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Author Topic: Tigre 60 really?  (Read 2798 times)

Online #Liner

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Tigre 60 really?
« on: January 09, 2018, 05:22:41 PM »
Chris Fretz (38)
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Offline Doug Moisuk

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Re: Tigre 60 really?
« Reply #1 on: January 09, 2018, 05:47:23 PM »
Randy Smith prepared and I think it's a Randy Smith muffler as well. But I am not sure about the muffler. Very powerful.

Offline Motorman

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Re: Tigre 60 really?
« Reply #2 on: January 09, 2018, 06:40:01 PM »
Not sure on my eur conversion but I think you could get a PA with all the trimmings for less than that directly from RS.
There will be a sunny day and we will fly our airplanes.

Offline Gerald Arana

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Re: Tigre 60 really?
« Reply #3 on: January 09, 2018, 07:27:24 PM »
That's about $525..........And the shipping? Must be made out of unobtainium!

Jerry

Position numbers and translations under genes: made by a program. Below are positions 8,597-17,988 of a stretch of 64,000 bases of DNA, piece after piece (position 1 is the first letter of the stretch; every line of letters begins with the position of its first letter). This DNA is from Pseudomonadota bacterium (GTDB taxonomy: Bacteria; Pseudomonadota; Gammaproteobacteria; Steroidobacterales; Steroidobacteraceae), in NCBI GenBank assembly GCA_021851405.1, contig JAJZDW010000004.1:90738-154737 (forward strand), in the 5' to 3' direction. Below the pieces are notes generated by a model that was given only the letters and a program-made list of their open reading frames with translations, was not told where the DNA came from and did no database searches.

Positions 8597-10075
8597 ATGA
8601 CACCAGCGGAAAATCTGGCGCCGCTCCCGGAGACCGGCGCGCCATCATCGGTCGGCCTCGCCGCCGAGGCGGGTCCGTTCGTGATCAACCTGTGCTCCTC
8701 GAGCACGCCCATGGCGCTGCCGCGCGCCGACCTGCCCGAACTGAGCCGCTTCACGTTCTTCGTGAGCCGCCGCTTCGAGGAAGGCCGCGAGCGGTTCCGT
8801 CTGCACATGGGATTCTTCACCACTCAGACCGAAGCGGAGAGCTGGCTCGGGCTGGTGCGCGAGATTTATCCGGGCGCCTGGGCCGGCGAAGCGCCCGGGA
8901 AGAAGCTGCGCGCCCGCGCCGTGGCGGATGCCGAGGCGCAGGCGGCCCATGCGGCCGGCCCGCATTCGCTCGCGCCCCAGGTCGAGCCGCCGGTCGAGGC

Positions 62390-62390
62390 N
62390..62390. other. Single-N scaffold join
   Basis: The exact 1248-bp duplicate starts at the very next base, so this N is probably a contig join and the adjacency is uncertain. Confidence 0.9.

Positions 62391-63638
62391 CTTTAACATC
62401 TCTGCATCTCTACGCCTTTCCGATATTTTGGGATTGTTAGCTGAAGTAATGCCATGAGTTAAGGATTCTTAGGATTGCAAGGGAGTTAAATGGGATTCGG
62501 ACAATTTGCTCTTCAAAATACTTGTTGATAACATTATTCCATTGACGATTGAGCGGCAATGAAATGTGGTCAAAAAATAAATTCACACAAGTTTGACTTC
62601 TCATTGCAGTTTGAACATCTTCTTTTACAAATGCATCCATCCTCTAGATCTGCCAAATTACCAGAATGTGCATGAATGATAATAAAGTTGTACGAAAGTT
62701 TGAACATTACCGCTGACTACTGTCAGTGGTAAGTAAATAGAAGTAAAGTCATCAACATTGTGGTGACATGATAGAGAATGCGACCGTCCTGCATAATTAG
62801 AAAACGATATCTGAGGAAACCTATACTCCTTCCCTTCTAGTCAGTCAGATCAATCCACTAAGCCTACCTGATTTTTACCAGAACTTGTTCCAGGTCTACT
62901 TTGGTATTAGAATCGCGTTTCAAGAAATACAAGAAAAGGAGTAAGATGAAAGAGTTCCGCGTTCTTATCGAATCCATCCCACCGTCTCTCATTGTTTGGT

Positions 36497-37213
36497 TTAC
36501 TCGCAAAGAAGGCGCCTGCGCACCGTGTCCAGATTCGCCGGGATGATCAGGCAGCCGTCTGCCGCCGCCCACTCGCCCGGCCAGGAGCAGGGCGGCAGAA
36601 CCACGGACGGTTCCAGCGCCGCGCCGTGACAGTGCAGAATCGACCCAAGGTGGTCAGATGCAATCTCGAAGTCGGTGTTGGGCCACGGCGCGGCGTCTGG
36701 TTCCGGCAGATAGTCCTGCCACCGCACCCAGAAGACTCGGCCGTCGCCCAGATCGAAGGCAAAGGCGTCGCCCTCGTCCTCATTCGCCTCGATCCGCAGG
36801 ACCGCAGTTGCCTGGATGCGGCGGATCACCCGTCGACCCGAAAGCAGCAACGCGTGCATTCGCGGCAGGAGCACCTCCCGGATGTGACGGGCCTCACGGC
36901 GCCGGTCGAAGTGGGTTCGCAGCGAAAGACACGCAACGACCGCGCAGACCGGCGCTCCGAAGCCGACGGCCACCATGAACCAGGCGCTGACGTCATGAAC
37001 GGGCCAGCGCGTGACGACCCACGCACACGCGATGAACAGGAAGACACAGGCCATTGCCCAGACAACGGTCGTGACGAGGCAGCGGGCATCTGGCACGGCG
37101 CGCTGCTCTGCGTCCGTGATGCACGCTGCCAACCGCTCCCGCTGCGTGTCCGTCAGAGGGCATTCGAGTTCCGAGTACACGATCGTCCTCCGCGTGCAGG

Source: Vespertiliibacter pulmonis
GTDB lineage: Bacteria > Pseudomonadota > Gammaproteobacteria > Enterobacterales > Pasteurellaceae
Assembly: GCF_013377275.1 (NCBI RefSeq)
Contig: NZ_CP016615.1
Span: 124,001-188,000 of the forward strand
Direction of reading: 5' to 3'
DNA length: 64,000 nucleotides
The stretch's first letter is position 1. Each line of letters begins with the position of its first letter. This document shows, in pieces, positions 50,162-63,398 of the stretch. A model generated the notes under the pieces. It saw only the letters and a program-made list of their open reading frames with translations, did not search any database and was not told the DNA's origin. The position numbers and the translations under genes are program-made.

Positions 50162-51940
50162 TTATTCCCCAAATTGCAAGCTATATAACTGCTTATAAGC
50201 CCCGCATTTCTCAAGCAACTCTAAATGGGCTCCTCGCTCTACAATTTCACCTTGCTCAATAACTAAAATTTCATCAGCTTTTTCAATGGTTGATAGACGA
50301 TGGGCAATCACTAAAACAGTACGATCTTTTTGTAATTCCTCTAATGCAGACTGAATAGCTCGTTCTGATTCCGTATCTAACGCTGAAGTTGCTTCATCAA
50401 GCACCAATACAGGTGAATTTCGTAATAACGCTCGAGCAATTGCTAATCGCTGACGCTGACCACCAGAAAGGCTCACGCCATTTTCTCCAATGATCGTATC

Offline Matt Spencer

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Re: Tigre 60 really?
« Reply #4 on: January 09, 2018, 09:13:46 PM »
Quote
What is so great about this engine for the price? 

The Profit .  ;D

Offline Brett Buck

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Re: Tigre 60 really?
« Reply #5 on: January 09, 2018, 09:17:18 PM »
Not sure on my eur conversion but I think you could get a PA with all the trimmings for less than that directly from RS.

     I don't know whether they are available right now or not, but I would certainly prefer to have the PA, particularly for much less money. A RO-Jett 61 is certainly less and it is far superior to the ST60 as well,  as is a 40VF, which you might be able to get for $125 since they are sitting round rusting in drawers around the country for the past 20 years. Even Windy declared the ST60 uncompetitive in 1993, and wanted to start a separate event so they wouldn't have to compete with modern engines.

      Brett
« Last Edit: January 09, 2018, 10:06:07 PM by Brett Buck »

Offline Randy Cuberly

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Re: Tigre 60 really?
« Reply #6 on: January 09, 2018, 11:16:59 PM »
I doubt it's worth a third of that even in perfect condition.  I also don't doubt that someone will buy it!

Randy Cuberly
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Re: Tigre 60 really?